An Ecological Model to Classify and Monitor Mountain Plover Nesting Habitat on Grasslands in Colorado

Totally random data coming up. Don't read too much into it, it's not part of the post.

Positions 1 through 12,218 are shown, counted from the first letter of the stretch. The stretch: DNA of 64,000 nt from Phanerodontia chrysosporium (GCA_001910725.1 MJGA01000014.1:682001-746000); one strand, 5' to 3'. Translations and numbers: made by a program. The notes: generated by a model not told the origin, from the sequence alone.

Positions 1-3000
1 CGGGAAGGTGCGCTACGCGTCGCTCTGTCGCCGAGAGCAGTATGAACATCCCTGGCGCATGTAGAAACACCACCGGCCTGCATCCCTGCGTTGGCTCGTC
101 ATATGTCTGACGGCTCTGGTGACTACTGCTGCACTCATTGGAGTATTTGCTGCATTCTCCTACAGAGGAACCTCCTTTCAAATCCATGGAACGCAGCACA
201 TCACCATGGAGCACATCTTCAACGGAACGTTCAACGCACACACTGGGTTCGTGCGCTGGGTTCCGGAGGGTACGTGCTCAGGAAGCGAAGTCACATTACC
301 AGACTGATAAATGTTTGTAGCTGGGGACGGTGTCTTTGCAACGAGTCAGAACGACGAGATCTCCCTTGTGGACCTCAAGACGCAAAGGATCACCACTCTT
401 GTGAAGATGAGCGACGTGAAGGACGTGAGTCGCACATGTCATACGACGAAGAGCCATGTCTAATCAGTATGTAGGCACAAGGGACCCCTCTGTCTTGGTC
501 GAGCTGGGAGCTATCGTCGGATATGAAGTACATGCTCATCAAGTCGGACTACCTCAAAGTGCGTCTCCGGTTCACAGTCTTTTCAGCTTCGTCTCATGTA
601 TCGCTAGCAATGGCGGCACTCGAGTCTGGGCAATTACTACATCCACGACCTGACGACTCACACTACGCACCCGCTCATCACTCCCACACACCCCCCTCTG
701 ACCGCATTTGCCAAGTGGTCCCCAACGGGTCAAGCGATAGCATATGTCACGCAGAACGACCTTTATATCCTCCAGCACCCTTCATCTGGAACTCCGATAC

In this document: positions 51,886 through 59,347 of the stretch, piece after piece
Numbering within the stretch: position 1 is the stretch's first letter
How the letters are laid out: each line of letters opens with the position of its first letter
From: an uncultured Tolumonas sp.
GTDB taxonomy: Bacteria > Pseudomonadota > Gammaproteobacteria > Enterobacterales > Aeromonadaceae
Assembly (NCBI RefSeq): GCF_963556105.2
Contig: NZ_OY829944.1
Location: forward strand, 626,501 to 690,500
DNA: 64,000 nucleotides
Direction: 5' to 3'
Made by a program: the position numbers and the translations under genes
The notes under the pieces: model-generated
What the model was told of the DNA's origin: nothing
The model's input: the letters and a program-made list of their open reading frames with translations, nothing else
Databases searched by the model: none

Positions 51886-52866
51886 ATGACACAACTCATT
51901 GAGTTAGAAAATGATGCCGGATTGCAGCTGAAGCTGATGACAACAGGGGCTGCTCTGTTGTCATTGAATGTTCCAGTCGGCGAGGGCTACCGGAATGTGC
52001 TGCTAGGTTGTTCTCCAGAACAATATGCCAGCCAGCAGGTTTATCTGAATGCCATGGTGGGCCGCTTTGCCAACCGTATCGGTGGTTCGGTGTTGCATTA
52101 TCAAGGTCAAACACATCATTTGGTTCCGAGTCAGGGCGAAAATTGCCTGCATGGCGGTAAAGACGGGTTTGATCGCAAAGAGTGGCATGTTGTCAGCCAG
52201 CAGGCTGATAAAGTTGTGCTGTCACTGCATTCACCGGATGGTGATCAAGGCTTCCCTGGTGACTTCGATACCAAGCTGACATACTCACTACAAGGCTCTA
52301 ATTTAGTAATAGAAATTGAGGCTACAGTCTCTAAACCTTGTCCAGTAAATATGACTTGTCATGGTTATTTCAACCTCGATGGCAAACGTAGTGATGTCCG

A multivariate statistical model based on vegetation and soil surface characteristics was developed to classify and monitor mountain plover (Charadrius montanus ) habitat groupings and nest selection. Data were collected on the shortgrass prairie, Pawnee National Grassland, Colorado. Vegetation and soil surface characteristics were sampled from late April to early June of 1999 and 2000 during the nesting season. Samples were collected on random sites in 43 sections and at 54 nest sites within adjacent townships. Random data were clustered into three habitat groups consisting of high, mid and low nesting habitat. Key variables in the model for classifying and monitoring nest habitat were percent bare ground, percent canopy cover for blue grama (Bouteloua gracilis ) and buffalograss (Bouteloua dactyloides ). The three nest habitat groupings were quantitatively identified with an estimated 97 percent accuracy. The model classified the 54 mountain plover nest sites as either high, mid or low nesting habitat. High mountain plover nest preference (39 nests) for bare ground was 46 percent, with blue grammar 27 percent and buffalograss at 2 percent (n = 39 nest sites). Mid classified nests (12) selected 23 percent bare ground, 60 percent blue grama and 1 percent buffalograss. Three nests were classified as low nesting habitat, which exhibited 25 percent bare ground, 41 percent buffalograss and 17 percent blue grama. Mountain plovers selected nest sites that had short plant structure, a mean visual obstruction reading (VOR) of 0.25 cm at nesting and ranged from 0 to 1.6 cm. Nest selection was similar for VOR among the three groups (P >0.10). Plant structure (VOR) from 499 random sites was grouped into three categories; tall, intermediate and short and ranged from 0.6 to 11.4 cm. Short VOR plant structure of 2.2 cm or less (<1-inch) is potential nesting habitat and may be achieved by fall or winter grazing within high plover nesting habitat. This multivariate model along with visual obstruction groupings for classifying and monitoring mountain plover habitat on the shortgrass prairie are simple to use, reliable, repeatable and cost effective to meet management objectives and monitoring plans.